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This review is taken from PN Review 126, Volume 25 Number 4, March - April 1999.

THE PULSE OF HUMANITY DONALD DAVIE, With the Grain: Essays on Thomas Hardy and Modern British Poetry, edited by Clive Wilmer (Carcanet) £14.95

For anyone concerned about poetry, Donald Davie was for forty years a commanding presence in Anglo-American letters. From the time of his first book, Purity of Diction in English Verse (1952), until his death in 1995, Davie was highly respected in academic circles throughout the Englishspeaking world. In addition to a characteristically impassioned, yet restrained, autobiographical memoir, These the Companions, Davie published ten booklength works of criticism, on subjects covering English, American and Russian literature. As a critic, he was best known, perhaps, for his championship of Ezra Pound and for a prodigious output of literary journalism, some of which (including one essay in the book under review) first appeared in The Guardian. This indefatigable career took Davie to university appointments in Dublin, Cambridge, Stanford and Tennessee. Meanwhile, he produced the eighteen books of poetry which he thought of as his finest literary achievement.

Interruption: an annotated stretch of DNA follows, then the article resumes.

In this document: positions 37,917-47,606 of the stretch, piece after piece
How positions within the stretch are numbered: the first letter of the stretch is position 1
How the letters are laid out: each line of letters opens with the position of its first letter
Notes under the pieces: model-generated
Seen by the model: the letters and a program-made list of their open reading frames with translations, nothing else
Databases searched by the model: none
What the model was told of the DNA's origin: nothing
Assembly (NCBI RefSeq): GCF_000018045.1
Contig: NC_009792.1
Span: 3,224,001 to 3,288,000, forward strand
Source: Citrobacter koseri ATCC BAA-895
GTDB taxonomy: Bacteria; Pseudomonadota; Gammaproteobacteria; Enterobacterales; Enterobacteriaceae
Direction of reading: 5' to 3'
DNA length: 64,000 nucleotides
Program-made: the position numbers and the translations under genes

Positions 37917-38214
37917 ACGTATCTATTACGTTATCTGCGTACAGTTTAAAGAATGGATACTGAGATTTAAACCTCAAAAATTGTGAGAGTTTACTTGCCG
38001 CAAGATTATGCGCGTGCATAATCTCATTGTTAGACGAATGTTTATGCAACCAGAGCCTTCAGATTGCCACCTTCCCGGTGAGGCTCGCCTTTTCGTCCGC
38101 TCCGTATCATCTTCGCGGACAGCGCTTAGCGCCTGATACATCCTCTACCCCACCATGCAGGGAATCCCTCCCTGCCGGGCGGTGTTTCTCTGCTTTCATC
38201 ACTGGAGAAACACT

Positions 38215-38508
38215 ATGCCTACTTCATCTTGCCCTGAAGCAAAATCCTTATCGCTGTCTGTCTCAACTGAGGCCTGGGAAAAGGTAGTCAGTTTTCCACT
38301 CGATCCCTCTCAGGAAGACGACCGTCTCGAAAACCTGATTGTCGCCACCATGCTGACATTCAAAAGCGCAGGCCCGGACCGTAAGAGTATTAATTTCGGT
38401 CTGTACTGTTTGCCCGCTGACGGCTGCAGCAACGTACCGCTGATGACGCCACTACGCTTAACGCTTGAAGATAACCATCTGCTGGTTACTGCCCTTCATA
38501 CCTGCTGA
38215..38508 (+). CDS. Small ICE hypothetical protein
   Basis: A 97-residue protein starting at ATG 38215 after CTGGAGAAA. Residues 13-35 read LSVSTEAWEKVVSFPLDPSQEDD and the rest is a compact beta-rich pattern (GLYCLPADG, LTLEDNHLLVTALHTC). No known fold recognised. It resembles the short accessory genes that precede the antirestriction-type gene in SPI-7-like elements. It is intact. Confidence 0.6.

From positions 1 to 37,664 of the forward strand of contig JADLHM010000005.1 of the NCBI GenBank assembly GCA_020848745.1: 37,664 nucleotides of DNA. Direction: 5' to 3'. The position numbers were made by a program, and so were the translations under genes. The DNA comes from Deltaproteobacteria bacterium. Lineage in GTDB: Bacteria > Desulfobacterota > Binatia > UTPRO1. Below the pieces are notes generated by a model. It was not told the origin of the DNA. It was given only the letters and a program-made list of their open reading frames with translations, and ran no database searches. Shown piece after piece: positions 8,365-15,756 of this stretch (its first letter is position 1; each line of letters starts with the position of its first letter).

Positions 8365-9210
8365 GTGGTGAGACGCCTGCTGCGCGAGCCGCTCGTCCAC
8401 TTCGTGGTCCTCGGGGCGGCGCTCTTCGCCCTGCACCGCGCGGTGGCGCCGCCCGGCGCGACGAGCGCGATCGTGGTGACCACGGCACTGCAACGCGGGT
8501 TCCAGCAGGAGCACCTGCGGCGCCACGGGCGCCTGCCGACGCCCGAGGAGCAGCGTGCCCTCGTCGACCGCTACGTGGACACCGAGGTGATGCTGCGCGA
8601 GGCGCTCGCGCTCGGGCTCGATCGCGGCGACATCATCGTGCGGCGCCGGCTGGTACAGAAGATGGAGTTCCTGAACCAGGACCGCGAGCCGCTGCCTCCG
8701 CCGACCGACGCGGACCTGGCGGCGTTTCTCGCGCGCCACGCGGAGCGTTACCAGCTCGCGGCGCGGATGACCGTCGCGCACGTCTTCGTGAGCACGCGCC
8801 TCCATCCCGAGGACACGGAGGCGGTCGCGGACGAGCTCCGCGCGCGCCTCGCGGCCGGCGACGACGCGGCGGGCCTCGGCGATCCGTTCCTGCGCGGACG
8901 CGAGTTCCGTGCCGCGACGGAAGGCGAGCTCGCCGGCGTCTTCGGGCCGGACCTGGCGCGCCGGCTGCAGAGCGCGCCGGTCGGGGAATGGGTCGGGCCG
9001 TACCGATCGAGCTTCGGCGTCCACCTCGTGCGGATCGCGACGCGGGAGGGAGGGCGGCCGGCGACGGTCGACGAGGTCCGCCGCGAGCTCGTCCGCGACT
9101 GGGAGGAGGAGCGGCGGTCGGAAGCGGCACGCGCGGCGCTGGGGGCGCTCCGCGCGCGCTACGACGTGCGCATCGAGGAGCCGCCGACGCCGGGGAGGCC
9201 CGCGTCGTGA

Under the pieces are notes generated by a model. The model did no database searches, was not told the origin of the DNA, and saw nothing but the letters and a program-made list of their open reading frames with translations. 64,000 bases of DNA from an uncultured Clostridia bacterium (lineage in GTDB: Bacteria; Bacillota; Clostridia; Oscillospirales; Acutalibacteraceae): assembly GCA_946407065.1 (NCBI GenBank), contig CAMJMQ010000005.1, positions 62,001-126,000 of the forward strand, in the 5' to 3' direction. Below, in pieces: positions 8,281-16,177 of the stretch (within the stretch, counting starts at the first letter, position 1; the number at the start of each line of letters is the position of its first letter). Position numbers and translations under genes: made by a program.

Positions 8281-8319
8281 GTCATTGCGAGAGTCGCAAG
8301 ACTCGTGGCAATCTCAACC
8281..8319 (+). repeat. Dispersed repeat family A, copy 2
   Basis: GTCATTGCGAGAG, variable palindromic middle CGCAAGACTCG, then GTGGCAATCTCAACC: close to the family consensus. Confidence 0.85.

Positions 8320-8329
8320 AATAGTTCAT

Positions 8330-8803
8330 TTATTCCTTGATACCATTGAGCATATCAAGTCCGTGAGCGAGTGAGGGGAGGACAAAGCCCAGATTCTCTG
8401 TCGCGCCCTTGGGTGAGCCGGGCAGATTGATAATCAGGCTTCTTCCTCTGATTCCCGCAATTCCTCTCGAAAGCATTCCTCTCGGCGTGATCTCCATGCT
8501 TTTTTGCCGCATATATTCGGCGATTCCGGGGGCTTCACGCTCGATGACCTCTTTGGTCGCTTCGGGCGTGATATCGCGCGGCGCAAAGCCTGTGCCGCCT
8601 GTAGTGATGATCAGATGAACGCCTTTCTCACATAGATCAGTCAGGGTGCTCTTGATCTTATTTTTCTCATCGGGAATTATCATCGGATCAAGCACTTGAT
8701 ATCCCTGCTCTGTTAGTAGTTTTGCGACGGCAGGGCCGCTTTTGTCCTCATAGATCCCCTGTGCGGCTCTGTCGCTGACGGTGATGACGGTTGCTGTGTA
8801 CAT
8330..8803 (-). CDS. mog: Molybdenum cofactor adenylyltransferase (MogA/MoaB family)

Davie resembles Eliot, Auden and Pound in that his authority as a critic is inseparable from his vocation as a poet. It was Davie's lifelong preoccupation with the writing of poems, and with the cultural conditions conducive to writing them, which gave his criticism an impassioned intensity rarely equalled in our time. Hence Clive Wilmer's claim, at the close of his introduction, that Davie is 'the indispensable thinker about poetry of the later twentieth century'.

With the Grain proves Davie's rare distinction as a poet-critic. It incorporates one whole book (Thomas Hardy and British Poetry), 26 essays, mostly on modern British ...


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